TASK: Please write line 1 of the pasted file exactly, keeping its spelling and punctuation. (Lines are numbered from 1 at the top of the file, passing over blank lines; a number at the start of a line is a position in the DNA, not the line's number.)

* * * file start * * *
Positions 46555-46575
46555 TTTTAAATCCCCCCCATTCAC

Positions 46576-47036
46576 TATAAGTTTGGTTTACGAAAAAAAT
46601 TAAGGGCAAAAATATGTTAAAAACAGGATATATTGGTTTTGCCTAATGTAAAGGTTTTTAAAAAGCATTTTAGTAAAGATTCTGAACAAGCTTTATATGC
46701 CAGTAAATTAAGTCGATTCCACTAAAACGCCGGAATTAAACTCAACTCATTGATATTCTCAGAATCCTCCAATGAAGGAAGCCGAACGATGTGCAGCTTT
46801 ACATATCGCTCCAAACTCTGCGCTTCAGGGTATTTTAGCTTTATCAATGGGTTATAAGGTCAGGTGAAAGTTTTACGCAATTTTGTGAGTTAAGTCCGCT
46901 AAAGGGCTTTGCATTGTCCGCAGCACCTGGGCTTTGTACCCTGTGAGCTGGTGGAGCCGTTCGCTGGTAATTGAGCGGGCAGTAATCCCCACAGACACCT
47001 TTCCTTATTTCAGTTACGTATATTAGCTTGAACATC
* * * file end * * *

Positions 46555-46575